Notable reactions from various students include dismissive sentiment such as “they’re just all idiots on the TV” and “Cameron made me want to vomit” to some thoughts on what Paxman may have missed out: “Paxman ignored making easy rebuttals against Cameron and should’ve focused on people’s disillusionment with Labour” and “being under pressure helped him but most of his questions were about his brother and his mother.. that’s not politics Mr Paxman.”
Overall, people are calling it a win for Cameron. I think to say this is to look at the interviews and Q&As too simply. People giving the win to Cameron seem to be basing their analysis on who was the least flustered or battered by Paxman. Since the interviews were so different in nature and uneven in regard to the type of questions asked, this analysis doesn’t stand up. While there are times when different questions are suitable, the very nature of the questions should remain in the same realms. In this case it did not and we saw one man questioned on factual evidence and another questioned on his character and his family. Despite the uneven questioning Miliband stood up to Paxman and managed to add his rebuttal. This meant he came across as self-assured and twitter users say this exceeded expectations. The areas in which Miliband appeared to do worse than Cameron was when answering the brutal questioning designed to trip him up in flawed areas of Labour policy and history. Miliband willingly admits his Party’s flaws, saying on immigration, “we got it wrong”. Cameron’s demeanour therefore came off better but this is largely because he didn’t answer questions properly. Miliband was forthright in his answers and withstood the level of scrutiny he was given.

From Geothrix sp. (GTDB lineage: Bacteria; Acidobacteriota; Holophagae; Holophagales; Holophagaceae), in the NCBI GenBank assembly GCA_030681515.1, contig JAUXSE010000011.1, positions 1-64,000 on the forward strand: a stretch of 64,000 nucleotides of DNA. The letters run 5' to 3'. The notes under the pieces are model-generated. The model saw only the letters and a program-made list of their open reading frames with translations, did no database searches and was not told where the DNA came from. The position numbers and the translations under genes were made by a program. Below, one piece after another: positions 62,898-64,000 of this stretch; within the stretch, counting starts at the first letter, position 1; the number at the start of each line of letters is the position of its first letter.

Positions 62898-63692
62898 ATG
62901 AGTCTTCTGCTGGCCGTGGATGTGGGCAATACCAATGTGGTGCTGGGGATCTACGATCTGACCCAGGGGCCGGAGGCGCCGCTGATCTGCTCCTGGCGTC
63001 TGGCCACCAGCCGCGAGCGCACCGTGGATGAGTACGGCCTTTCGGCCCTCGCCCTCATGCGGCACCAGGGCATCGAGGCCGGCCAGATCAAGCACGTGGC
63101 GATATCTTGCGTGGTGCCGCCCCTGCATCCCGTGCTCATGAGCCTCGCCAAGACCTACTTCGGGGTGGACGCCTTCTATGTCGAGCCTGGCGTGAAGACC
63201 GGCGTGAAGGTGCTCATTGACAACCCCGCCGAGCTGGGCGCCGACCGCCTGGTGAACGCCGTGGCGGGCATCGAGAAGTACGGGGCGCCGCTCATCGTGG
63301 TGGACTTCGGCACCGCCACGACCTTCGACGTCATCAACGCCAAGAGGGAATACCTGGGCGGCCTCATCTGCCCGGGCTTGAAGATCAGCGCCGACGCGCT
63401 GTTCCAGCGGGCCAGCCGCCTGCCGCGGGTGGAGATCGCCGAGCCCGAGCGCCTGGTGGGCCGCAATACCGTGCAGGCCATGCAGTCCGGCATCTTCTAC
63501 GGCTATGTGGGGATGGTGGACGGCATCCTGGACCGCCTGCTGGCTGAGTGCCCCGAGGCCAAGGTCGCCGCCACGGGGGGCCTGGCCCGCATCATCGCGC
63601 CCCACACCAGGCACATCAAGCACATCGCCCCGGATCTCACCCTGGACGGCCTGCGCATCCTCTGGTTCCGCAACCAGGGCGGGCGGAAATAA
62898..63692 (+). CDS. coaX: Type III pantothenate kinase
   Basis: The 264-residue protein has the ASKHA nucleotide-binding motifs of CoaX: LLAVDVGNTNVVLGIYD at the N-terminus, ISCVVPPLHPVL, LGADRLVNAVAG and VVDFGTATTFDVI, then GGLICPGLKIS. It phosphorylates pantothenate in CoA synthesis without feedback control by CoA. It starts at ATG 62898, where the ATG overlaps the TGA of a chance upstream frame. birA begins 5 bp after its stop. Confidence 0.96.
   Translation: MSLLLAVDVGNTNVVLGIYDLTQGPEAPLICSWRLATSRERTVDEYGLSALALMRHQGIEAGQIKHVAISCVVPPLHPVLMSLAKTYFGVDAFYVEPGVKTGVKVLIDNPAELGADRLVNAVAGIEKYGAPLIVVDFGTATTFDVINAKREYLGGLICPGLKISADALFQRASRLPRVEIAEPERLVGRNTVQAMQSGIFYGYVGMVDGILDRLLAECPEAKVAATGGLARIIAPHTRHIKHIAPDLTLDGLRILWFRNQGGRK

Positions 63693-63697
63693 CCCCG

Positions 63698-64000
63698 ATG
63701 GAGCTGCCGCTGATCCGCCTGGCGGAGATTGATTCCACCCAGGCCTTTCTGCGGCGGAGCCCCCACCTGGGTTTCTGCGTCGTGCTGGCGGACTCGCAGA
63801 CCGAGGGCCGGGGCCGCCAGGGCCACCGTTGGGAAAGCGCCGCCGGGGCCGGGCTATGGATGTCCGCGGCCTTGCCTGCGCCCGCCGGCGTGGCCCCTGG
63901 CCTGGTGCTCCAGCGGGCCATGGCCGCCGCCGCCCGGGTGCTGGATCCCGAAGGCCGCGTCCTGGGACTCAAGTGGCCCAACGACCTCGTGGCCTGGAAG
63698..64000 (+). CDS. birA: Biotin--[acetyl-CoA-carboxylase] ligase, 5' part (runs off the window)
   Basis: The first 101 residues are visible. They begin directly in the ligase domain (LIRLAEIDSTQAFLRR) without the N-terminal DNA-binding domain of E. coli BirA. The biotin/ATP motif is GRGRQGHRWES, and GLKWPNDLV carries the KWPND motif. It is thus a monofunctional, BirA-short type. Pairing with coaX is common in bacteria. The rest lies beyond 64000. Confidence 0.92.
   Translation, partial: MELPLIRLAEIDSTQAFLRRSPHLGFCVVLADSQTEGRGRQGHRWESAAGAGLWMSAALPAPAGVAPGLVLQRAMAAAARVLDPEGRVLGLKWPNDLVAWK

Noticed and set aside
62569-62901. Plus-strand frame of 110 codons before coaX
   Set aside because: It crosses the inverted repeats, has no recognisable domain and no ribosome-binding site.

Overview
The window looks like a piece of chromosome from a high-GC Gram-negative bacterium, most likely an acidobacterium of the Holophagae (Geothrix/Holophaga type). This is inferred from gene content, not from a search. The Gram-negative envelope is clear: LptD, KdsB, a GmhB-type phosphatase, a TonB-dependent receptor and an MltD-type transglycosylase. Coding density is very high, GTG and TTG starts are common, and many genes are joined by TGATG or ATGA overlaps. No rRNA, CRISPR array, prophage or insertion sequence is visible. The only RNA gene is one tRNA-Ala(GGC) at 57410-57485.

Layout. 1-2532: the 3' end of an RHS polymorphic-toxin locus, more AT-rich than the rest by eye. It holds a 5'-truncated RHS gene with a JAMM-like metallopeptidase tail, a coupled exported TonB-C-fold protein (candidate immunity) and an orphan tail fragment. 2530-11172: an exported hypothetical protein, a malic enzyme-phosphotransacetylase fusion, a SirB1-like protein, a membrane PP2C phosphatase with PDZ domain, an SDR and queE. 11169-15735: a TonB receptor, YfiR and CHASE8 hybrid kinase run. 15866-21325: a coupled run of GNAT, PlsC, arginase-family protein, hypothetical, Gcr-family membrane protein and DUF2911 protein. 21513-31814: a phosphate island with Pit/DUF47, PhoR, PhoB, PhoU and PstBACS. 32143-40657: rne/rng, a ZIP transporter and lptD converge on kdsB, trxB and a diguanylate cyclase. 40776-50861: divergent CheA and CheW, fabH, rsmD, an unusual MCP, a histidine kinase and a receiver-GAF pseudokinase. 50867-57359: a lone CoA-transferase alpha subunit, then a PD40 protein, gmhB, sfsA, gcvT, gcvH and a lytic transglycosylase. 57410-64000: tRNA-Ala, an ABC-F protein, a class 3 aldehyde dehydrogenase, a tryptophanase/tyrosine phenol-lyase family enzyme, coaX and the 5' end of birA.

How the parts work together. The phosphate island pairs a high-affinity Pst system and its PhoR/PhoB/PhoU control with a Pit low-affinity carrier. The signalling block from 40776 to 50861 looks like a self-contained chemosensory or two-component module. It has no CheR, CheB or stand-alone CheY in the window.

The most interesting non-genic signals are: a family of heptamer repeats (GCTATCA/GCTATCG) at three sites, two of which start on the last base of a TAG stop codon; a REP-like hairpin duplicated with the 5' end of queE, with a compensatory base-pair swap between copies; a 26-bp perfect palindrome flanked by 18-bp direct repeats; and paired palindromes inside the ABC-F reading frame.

Both leaders took a battering on the whole. The polls say Cameron won a narrow victory but his position looks fragile. Miliband received high approval ratings and seemed to impress social media users but took significant attacks during Paxman’s fierce questioning. It’s worth pointing out that as usual, it seems the real winner here, is Paxman for his robust style and bold persona.